Book Review: Fooled by Randomness (Nassim Nicholas Taleb)
Nassim Taleb is definitely a
Fooled by Randomness is a book about probabilities in life — both in our daily life and in the financial markets. The problem is that the humans aren't quite fit to be dealing with probabilities. The book tries to approach this matter and states the following theses:
- Markets are largely
probability-based. Trading depends a lot on randomness, in a much greater extent than more "normal" professions.
- Success in trading can often be attributed to randomness, not skills. The most successful traders are usually just the most "lucky fools".
- The trading records and past investment performance are of little use as there is no connection between past and future results in random environments.
- People don't understand randomness and probability. Even scholars in the field often do ridiculous mistakes in considering chances. Those who do understand probabilities often forget to use their knowledge in their daily and professional life.
- Emotional and psychological traits inherent to humans are huge obstacles in performing well in something connected with randomness (like Forex market, for example).
- Moderate informational deprivation is important for a trader to filter "signals" out of the "noise" and keep oneself emotionally uplifted.
- Traders forget about rare events. They act like something really big and unusual will never happen to their strategy. In real world, rare events are destroying accounts of even the most successful traders.
- Modern economical science is far away from being a real "science". At the same time, it is ridden with all sorts of scientists, failing to see their own mistakes.
- Overfitting of trading strategies (or overoptimization for expert advisors) and seeking the causality in correlation is a big and popular mistake among financial traders.
- Traders cannot (and don't want to) get rid of emotions — randomness can control the outcome of their positions and thus their emotions, but they can still control their behavior. A dignity in one's behavior even in the face of losses is most effective response to the kicks of fortune.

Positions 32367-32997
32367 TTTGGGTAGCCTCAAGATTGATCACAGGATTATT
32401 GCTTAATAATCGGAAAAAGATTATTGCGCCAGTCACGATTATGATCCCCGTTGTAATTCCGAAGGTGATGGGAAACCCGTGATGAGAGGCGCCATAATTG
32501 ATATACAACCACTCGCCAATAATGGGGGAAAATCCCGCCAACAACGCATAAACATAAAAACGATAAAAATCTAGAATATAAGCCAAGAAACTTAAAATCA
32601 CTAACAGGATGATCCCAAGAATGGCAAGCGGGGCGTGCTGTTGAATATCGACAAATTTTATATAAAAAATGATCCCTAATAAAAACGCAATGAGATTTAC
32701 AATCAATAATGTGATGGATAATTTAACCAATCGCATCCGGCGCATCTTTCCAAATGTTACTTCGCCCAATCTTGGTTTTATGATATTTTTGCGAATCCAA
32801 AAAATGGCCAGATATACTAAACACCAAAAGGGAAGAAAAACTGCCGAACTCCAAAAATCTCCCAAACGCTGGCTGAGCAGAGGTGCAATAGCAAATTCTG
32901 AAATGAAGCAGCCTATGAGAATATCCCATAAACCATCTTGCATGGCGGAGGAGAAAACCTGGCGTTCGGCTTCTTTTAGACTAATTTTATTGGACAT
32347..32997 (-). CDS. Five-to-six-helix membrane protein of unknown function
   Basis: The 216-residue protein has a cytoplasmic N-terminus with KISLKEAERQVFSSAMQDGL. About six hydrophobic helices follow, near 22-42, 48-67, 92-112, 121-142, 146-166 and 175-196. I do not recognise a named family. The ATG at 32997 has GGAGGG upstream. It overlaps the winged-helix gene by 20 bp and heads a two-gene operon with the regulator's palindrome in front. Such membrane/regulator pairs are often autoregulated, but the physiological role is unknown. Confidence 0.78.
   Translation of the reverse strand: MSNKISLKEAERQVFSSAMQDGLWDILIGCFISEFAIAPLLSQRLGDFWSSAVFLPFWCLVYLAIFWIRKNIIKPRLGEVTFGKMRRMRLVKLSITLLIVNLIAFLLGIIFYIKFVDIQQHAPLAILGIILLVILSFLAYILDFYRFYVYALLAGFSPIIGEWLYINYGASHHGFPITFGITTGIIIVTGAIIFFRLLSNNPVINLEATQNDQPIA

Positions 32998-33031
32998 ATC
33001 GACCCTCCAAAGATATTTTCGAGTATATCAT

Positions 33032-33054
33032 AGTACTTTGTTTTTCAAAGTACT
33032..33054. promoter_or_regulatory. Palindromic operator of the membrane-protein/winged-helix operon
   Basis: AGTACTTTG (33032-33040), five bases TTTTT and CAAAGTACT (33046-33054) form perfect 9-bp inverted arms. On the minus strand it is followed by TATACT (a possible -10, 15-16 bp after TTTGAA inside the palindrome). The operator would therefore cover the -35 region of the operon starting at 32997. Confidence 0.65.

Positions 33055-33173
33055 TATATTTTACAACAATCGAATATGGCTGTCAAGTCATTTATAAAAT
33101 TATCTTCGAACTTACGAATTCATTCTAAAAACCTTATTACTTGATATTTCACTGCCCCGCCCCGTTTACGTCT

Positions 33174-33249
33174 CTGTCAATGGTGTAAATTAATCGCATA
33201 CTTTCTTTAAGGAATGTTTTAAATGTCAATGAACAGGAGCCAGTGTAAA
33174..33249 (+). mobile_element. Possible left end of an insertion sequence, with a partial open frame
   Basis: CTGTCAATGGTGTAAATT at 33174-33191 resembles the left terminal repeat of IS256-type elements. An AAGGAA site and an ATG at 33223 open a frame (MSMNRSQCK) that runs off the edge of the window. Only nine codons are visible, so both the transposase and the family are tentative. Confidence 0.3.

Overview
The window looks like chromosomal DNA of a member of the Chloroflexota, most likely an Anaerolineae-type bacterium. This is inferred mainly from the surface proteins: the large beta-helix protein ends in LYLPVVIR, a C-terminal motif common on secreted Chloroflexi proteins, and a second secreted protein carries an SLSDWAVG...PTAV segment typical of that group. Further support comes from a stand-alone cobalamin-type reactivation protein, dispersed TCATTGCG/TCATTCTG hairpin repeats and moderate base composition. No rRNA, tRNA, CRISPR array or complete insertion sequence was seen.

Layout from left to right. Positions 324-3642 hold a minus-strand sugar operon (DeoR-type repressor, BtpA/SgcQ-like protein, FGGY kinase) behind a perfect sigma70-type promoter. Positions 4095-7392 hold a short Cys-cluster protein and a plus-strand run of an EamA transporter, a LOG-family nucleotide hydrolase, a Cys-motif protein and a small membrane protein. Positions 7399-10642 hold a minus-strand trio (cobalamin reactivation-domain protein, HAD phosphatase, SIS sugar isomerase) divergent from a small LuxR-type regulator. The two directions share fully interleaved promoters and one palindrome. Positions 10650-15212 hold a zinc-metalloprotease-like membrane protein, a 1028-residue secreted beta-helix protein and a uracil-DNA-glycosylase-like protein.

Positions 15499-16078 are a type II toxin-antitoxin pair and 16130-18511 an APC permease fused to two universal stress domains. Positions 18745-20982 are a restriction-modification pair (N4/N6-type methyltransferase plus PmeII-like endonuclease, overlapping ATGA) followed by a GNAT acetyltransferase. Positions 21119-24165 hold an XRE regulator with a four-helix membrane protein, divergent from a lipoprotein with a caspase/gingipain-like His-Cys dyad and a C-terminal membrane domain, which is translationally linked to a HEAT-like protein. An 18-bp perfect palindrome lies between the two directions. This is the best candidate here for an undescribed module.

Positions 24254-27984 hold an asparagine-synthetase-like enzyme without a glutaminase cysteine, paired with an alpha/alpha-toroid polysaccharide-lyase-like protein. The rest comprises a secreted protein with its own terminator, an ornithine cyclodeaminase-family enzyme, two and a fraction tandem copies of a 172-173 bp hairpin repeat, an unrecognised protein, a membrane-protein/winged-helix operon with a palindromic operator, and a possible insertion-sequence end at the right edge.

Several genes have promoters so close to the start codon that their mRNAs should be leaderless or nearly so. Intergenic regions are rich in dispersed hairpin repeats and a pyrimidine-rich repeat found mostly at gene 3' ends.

You wouldn't even call this book a "trading book" or a "coach book" as it is full of aestheticism intrinsic to the "real literature" and lacks the "teaching mood" of the "
- The biggest advantage is its topic, which was rarely touched by other financial writers.
- Smooth reading — you will often have to make yourself stop reading if you need to do something else.
- A lot of interesting points and
- Perfect examples for even the most difficult cases of probability problems.
Of course, it isn't without disadvantages:
- The book's general structure is rather dim and there are unexpected "hops" from topic to topic.
- The language used is far richer and more complex (especially, to
non-nativespeakers) compared to some other trading books you can find. It isn't a big disadvantage but it might make you look into a dictionary a few times.
- It doesn't teach how to trade but rather shows how not to trade. That isn't a disadvantage per se, but many readers will probably be disappointed.
It must be said that Fooled by Randomness can really impress. It is a rare case of a trading book being useful even if you aren't going to trade in your life. And it is a book that can help you decide to avoid that path. It is worth every penny of its price.
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